ok to use names in charting? - page 2
We were recently told in a nurses mtg that we should not use the proper names of coworkers in charting. For instance; an ex was made "this nurse,and nurse (so and so, RN) were unable to find... Read More
Sep 23, '05Wow. This is an interesting discussion. I am currently taking my pre-req's to go back to school for nursing (am on waitlist.) I'm going from detailed oriented accounting/secretarial jobs all my life to nursing. It's neat to see people's views on this, because I am a worry-wart, and always afraid of forgetting a detail, and getting punished for it. I'll have to see what I am taught, but believe me, from what I have seen in the "real world" you need to look out for #1, because no one else will. I have a feeling, just knowing myself, that I would be more detailed, rather than less detailed. Not that I would be the type of worker to just get others in trouble, but if someone messed up, and I had to appear in court for it, I would DEFINITELY want MY ducks in a row.
Sep 23, '05Quote from oldnurse newnurseThis exactly what the defendant attorney will want to see in the medical record.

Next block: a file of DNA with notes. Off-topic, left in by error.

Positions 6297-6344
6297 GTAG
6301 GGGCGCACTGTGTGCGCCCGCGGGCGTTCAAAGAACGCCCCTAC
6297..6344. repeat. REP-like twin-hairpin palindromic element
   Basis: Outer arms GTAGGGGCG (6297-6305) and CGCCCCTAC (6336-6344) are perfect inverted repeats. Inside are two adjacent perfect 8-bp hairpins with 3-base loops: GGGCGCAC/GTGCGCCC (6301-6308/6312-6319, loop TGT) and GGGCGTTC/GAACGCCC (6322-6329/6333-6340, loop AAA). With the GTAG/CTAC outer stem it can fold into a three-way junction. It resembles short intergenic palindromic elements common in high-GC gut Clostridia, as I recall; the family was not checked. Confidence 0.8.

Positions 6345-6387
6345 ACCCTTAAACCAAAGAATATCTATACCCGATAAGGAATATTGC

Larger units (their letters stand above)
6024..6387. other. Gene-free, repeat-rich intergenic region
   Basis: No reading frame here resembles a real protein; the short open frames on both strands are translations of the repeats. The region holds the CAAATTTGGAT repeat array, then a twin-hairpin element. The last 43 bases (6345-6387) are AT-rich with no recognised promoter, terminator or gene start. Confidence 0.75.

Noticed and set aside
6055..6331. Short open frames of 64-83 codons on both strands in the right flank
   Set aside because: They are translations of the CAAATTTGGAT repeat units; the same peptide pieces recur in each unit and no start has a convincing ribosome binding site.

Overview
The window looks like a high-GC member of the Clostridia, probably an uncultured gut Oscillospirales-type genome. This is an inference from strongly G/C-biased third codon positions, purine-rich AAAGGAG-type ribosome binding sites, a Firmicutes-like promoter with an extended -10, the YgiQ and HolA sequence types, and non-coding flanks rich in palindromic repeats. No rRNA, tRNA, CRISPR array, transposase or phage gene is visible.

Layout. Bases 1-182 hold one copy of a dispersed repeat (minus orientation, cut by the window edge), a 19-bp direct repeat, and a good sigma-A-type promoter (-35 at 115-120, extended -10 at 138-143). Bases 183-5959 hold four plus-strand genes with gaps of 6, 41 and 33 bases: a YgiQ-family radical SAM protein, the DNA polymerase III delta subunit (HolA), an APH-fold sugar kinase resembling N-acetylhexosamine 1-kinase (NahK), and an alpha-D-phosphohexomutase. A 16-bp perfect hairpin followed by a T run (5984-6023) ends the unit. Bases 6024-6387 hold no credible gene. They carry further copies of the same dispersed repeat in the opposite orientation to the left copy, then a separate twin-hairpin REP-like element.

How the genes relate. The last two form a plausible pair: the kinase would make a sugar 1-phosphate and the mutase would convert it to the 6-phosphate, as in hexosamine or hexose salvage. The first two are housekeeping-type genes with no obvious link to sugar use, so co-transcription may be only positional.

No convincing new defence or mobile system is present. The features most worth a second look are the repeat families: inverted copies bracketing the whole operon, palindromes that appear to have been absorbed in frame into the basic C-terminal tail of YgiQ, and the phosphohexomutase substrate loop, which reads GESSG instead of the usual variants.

....... we were told to use the name or first initial and last name of a co-worker ........
Sep 23, '05Quote from siriThen what would you recommend, Siri?This exactly what the defendant attorney will want to see in the medical record.
Sep 23, '05I'm not particularly worried about legal liability, probably because Australia isn't as litigious as the US - at least for now.
I always write the doctors' details (eg "BP at 2400 195/95; covering RMO J. Brown [bp 1234] contacted - recheck in 30'"), primarily to cover myself, having been badly burned once before by a doctor who denied having been contacted.
As for fellow nurses, it depends on the circumstances. I say that even though I can't remember an occasion where that would be necessary. Although I'd put specifics (like who saw a patient fall) on the incident report, I think I only write something like "witnessed fall" in the notes.
This is a really interesting thread
Sep 23, '05Quote from BabyRNTessHi, BabyRNTess,Then what would you recommend, Siri?
I knew when I submitted my reply that it could possibly be misinterrpreted. But, I did it anyway. Sorry. I will clarify.
The defendant is the institution and you (the nurse). The defendant attorney will want to see that you charted appropriately. In other words, if you are under scrutiny, the plaintiff attorney is looking for the fact that this (name of the actual offender) was left out of the medical record, therefore you must have committed the act and no one else.
Entering the first initial/name and the last name with credentials is appropriate.